Why businesses should pay attention to new commercial laws

Why businesses should pay attention to new commercial laws

Kenya has undergone major legislative changes in the past 10 years. New laws geared towards making the country the region’s trading hub have been enacted and implementation is expected to begin in earnest.

To spur growth in the commercial sector, for instance, laws touching on business vehicles available have been enacted or updated.

The developments are meant to take away some of the barriers that have made the country less competitive globally.

Kenya is currently transitioning from a regime of archaic commercial laws to one that takes cognisance of contemporary trends. More recently, Parliament enacted the Limited Liabilities Partnership Act in 2011 and the regulations governing the Act were released in 2014.

In 2015, the Companies Act and the Business Registration Services Act came into effect.

A glimpse at these three Acts shows that the reforms have essentially covered all the possible business vehicles that one can incorporate to trade in Kenya – the sole proprietorships, partnerships and companies.

The changes represent the largest reform of commercial law the country has ever seen. And although much of the concepts of the repealed Acts will remain the same, some significant changes have been introduced, many of which are designed to open up ways to operate a corporate business in Kenya.

The business fraternity has welcomed this robust move that will seek to revolutionise commercial practice. This is more so because the old regimes, albeit having served us for over half a century, had many lapses.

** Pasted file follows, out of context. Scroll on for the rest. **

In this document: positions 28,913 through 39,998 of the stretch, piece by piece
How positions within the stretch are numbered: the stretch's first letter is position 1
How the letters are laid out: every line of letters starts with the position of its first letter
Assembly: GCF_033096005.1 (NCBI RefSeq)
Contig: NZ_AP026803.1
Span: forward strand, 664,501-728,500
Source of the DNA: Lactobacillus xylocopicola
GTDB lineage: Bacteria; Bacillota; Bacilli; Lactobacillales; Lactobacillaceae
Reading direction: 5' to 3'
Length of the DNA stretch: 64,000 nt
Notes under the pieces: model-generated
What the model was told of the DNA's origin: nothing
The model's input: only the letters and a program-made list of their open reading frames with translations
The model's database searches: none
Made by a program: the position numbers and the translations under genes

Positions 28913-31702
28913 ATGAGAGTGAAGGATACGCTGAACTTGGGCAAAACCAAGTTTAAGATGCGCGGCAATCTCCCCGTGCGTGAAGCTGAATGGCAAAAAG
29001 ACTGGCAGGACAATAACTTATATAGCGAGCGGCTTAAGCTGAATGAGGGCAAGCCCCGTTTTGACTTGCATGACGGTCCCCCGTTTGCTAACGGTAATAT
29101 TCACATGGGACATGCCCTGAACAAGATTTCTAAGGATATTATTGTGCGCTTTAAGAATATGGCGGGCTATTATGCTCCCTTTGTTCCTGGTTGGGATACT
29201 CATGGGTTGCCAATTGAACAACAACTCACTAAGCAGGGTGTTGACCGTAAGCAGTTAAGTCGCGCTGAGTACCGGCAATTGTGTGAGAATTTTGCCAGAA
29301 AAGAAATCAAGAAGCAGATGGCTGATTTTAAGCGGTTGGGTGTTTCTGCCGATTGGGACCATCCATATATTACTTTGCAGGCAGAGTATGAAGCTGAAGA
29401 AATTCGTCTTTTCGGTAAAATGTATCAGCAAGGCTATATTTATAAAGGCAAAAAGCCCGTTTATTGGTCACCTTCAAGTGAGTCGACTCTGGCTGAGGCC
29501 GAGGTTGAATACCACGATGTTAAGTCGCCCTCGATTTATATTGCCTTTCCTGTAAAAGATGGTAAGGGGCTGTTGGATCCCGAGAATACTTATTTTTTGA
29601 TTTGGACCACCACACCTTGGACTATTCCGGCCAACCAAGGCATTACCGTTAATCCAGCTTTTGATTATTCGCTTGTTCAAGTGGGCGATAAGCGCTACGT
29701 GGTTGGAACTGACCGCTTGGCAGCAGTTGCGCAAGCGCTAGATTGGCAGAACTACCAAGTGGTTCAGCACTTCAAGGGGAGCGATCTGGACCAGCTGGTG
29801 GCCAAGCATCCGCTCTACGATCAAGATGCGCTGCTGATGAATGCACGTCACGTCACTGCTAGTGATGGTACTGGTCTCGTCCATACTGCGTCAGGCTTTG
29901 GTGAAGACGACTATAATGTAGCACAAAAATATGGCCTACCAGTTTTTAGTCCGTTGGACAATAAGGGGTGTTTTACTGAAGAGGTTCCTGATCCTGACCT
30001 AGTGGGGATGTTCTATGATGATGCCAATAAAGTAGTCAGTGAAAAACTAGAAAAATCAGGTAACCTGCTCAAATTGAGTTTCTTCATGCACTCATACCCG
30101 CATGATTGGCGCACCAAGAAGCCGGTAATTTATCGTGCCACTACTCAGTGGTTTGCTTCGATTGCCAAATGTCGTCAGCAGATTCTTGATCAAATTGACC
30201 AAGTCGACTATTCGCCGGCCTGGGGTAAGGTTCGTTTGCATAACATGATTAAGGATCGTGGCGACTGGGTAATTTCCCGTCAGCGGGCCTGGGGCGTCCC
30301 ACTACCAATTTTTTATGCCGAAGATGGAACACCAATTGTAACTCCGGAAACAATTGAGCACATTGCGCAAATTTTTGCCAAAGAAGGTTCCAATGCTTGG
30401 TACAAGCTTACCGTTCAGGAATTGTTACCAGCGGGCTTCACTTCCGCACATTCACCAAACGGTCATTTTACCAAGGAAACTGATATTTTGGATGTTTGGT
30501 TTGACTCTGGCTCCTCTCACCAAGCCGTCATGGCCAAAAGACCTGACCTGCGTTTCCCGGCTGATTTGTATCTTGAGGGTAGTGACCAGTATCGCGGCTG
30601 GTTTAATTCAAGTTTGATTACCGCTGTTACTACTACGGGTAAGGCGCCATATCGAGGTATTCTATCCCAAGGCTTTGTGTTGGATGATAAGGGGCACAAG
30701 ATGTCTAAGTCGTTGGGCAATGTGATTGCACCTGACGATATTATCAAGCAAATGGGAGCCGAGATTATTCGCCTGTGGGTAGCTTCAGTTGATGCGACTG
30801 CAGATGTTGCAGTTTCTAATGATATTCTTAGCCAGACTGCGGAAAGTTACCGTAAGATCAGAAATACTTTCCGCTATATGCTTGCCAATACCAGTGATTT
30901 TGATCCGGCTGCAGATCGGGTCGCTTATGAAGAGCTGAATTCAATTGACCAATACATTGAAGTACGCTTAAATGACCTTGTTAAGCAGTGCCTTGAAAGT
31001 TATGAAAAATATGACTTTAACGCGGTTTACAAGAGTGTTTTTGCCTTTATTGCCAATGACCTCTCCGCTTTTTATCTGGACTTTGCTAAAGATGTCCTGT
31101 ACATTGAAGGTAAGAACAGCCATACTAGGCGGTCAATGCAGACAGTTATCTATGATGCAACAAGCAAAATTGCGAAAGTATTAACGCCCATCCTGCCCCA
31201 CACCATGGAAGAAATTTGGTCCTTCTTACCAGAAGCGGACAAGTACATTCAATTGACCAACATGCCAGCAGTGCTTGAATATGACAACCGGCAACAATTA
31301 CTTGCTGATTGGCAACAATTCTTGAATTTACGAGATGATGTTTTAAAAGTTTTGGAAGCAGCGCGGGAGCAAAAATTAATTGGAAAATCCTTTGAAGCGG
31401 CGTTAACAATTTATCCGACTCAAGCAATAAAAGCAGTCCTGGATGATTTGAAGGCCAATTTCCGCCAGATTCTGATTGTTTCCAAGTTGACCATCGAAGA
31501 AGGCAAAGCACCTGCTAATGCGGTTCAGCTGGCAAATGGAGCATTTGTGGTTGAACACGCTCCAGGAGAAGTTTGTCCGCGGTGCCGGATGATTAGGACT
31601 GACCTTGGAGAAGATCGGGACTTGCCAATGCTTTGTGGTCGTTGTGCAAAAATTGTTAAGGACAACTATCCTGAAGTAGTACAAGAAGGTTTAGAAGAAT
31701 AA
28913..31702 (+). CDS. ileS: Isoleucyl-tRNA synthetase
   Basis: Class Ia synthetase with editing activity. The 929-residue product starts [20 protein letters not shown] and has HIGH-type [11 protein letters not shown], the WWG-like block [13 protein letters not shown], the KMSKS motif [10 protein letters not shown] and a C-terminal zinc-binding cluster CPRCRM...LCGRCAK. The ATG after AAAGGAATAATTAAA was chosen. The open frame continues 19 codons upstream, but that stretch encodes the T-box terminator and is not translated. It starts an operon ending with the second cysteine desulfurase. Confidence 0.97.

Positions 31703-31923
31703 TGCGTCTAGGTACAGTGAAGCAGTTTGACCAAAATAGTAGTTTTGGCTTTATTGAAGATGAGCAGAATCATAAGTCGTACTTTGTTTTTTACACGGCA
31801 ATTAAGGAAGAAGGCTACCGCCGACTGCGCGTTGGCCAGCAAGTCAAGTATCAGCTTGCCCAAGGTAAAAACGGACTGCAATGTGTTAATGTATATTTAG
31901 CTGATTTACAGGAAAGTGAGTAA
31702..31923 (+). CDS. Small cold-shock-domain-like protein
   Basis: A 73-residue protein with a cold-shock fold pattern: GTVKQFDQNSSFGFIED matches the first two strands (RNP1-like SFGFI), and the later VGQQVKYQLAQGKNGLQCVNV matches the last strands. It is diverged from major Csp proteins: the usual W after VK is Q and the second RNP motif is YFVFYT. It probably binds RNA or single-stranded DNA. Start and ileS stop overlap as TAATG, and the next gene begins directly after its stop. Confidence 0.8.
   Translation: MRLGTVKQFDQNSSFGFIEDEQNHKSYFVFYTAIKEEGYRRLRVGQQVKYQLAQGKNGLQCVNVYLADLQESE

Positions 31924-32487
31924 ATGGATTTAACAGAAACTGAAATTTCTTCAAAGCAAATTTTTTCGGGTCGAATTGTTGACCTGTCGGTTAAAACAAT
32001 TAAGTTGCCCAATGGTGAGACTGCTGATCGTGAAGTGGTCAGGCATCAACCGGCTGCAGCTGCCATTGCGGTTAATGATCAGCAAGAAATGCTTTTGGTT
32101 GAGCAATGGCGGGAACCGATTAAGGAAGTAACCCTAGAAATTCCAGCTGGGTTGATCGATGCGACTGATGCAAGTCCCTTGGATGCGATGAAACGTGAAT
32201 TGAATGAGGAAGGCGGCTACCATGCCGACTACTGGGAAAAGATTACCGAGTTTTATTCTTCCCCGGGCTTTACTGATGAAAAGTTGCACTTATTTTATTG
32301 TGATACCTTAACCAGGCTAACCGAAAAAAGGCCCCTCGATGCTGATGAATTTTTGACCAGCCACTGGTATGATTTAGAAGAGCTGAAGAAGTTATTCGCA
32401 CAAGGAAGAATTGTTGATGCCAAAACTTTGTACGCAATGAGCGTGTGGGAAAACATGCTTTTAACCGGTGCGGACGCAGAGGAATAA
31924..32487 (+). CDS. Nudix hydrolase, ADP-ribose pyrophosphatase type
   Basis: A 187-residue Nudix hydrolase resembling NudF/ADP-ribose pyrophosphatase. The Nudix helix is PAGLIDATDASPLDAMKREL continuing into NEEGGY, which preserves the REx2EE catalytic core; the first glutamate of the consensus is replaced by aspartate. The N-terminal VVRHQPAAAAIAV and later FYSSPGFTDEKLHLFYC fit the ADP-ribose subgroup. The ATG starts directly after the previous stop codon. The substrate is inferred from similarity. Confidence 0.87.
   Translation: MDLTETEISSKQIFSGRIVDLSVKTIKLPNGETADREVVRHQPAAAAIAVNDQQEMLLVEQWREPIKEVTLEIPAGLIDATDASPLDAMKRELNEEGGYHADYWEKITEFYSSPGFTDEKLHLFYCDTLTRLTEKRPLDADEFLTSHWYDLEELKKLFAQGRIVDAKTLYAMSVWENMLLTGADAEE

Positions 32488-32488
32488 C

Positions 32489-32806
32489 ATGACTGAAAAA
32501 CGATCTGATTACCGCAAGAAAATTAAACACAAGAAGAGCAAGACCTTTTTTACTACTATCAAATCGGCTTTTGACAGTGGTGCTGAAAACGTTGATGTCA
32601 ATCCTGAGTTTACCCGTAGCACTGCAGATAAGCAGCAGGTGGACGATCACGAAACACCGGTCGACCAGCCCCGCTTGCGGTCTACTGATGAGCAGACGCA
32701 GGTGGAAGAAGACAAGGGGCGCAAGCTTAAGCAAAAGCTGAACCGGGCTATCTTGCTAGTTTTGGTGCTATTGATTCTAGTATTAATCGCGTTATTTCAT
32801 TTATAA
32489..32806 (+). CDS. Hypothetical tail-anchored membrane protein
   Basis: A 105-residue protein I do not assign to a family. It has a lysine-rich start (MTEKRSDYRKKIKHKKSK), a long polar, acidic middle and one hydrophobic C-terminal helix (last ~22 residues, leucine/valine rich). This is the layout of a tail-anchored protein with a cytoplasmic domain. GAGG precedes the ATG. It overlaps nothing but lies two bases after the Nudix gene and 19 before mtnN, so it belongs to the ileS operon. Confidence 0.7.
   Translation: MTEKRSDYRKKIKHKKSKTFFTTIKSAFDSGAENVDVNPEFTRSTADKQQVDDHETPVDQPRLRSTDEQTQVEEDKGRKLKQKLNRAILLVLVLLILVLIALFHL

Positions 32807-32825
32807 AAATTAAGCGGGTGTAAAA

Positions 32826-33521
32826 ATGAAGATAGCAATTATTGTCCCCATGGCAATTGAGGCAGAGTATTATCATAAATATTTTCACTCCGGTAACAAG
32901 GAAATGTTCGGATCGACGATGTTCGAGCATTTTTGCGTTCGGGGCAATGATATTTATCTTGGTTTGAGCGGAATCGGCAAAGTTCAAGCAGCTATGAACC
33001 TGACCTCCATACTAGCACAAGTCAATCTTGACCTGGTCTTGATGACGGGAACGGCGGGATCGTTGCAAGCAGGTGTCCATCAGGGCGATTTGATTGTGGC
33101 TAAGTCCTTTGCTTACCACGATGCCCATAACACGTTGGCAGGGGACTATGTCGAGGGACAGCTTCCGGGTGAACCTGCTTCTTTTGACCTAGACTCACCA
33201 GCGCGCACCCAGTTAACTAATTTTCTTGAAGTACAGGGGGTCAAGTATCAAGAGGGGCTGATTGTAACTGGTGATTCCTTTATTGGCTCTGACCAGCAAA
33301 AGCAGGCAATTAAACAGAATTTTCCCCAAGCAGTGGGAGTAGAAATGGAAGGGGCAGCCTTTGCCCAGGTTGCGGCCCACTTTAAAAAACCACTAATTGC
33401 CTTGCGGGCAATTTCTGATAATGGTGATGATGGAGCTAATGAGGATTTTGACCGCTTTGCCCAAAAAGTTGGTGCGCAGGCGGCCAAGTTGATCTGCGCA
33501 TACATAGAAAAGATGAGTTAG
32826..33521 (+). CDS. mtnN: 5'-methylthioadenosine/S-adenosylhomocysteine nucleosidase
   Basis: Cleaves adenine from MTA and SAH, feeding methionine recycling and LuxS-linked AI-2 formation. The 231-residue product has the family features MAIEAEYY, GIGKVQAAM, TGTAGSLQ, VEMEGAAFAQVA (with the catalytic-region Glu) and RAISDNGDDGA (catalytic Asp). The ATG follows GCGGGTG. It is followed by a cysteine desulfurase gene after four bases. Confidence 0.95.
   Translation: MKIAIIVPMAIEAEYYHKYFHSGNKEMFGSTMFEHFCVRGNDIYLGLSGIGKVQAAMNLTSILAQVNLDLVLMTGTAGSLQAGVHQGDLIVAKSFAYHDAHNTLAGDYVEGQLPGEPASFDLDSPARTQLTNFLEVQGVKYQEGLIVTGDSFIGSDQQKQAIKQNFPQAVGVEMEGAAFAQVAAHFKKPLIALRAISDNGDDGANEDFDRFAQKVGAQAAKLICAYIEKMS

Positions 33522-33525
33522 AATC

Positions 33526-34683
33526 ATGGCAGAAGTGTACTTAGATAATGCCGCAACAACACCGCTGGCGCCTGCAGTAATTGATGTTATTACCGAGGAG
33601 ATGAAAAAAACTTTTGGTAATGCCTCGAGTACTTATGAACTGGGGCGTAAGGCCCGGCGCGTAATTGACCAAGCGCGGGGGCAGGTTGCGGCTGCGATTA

This is particularly because the previous system was not dynamic enough to accommodate modern legal and financial concepts.

But in considering world trends, although what we are doing is commendable, most of it is catch-up or coming “late to the 21st Century party.”

In the new Companies Act, for instance, one finds that smaller firms have for the first time in Kenya’s history been put at the heart of the regime.

These firms are more likely to benefit from lesser governance and audit requirements. They will, however, need to understand these developments and take a number of actions if they are to reap the full benefits of the new laws.

The new regime, for example, allows private companies with a share capital of below Sh5 million to opt to operate with or without a company secretary.

To make it possible, for such firms to operate without in-house counsel the drafters of this new legislation have used a language that is simpler and clearer using the “do-it-yourself” mentality as the guiding factor.

Again, companies with an annual turnover of less than Sh50 million and  net assets of less than Sh20 million or less than 50 employees need not prepare audited financials

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